Nothing special

When I got interested in Buddhism, one of the first books I discovered happened to be No Time to Lose by Pema Chodron. It’s a commentary on one of the core texts of Mahayana Buddhism, the Bodhicaryavatara by Shantideva, The Way of the Bodhisattva. While reading it, I often felt that Pema Chodron must have been reading my journals and bugging my phone for a decade; she seemed to have scarily precise insight into my emotional shit and the ways in which I sabotaged myself.

I was drawn to Tibetan Buddhism right off, but I also did some reading about Zen. I found a lot of wisdom in books by John Daido Loori, a Zen abbot and photographer who was basically everybody’s Italian uncle in robes. My personal aesthetic is much more Tibetan Buddhist than Zen, and there were a few Zen books I always meant to read when I got around to it, but I never did. One of them was a book called Nothing Special, by Charlotte Joko Beck.

I think of that book now as I try to write yet another post about my religion. Writing devotional poetry, as I did throughout the month of May, is like writing my religion. Writing these posts based on a meme is writing about my religion. There’s a step back from the material. And I keep looking at the assigned topics and finding that what I do as a pagan polytheist devotee of Antinous and associated deities is not hugely different from what I did as a High Church Episcopalian worshipper of Jesus Christ. It’s nothing special.
Looking at the suggested topics of this meme, and of other similar memes that I rejected in favor of this one, I get the impression that it’s supposed to be special. People speak of their path, their practice, their lineage, their tradition, not of their religion. I have used the same words in the past, but now, as a polytheist, the word religion comes easily again. Mediterranean polytheism–that’s my shorthand description–is my religion. And it’s nothing special, except that religion has always been hugely important to me.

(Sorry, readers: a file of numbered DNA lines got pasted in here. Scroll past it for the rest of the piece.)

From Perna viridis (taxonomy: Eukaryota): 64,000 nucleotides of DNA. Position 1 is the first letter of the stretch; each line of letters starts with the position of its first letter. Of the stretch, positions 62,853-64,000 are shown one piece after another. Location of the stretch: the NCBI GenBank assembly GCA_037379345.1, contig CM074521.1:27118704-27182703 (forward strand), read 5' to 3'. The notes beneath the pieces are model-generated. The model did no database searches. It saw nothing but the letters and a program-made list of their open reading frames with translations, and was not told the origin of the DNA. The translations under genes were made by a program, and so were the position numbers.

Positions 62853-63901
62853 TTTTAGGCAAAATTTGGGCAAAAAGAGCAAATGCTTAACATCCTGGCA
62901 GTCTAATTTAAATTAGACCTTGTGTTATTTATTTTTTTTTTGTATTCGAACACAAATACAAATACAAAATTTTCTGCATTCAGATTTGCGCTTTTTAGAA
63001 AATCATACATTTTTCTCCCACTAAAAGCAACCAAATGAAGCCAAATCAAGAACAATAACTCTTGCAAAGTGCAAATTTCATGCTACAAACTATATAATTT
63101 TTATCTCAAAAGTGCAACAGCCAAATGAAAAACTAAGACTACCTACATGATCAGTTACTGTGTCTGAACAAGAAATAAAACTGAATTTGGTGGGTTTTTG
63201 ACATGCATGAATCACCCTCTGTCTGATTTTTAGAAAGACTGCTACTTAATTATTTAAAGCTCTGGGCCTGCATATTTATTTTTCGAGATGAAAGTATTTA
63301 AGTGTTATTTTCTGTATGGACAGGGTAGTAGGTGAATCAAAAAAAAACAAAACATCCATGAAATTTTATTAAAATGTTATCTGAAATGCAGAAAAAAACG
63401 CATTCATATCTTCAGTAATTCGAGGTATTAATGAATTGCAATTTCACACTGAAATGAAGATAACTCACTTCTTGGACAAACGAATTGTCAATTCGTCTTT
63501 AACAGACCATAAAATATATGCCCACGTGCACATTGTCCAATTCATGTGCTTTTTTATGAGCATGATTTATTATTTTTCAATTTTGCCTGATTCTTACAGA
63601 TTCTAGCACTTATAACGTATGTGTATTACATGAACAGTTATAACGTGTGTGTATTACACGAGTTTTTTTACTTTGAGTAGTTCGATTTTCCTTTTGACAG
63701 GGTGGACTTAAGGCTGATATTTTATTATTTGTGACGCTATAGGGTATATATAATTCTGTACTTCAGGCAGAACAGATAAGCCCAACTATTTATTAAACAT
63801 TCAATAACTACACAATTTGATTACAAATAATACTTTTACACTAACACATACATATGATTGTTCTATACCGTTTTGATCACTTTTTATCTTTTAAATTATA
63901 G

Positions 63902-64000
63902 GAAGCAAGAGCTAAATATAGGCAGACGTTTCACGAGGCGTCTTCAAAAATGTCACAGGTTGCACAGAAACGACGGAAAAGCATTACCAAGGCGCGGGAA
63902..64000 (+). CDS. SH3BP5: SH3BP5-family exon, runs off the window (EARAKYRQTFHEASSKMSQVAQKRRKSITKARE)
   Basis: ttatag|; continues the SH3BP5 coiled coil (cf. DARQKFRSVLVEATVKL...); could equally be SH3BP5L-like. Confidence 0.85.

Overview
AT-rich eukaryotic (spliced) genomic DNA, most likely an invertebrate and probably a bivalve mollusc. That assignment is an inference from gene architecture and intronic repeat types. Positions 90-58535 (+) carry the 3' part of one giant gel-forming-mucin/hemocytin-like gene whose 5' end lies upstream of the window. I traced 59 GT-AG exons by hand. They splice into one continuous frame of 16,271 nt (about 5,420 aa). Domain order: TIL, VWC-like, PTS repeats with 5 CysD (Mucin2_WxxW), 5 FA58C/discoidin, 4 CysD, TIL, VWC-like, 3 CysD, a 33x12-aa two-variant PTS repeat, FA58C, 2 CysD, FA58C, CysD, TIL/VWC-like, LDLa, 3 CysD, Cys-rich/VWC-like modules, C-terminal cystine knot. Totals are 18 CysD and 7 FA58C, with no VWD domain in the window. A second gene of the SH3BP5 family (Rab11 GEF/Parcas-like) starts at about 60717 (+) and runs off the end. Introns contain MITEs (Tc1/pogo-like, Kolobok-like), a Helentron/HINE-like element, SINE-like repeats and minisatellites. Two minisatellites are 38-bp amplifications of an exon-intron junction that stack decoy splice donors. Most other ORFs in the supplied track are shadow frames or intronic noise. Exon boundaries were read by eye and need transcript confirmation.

I don’t reject animal sacrifice, but I don’t practice it myself. I don’t dance naked around bonfires, nor do I wear a special costume for worship. I don’t assume the dress of an Egyptian or Greek or Roman woman before rituals. If I ever attend a ritual hosted by other people, I will undoubtedly dress up, but in contemporary clothes. I am under no constraints as to what I’m allowed to eat, wear, or do; my relationship to Antinous is not less meaningful because I may watch Teen Wolf or because I go to see Marvel movies and enjoy writing fanfic. I’m not a priestess, seer, diviner, or other sacred personage. I don’t have gods whispering in my ear, or ancestors or spirits. At the moment, I have a sleepy, contented bird grinding his beak in my ear, a sign of his calm good mood. I mostly feel content with that.

I am by no means a “normal” person who unquestioningly accepts social mores. I’m divorced, bisexual, a polytheist, a media fan, a writer. On the other hand, I don’t necessarily stick out, either. I work full-time, have a pet I love, keep a Facebook account. I can pass for normal as long as you don’t ask me about pro sports, which I loathe, or deliberately question me about religion or sexuality.

I am not special, and that’s okay. In terms of my religion, I’m a lay person. I use the gifts I have, my writing, to honor the gods, as I have always wanted to do. And the gods, the ancestors, the spirits are present and active in my life.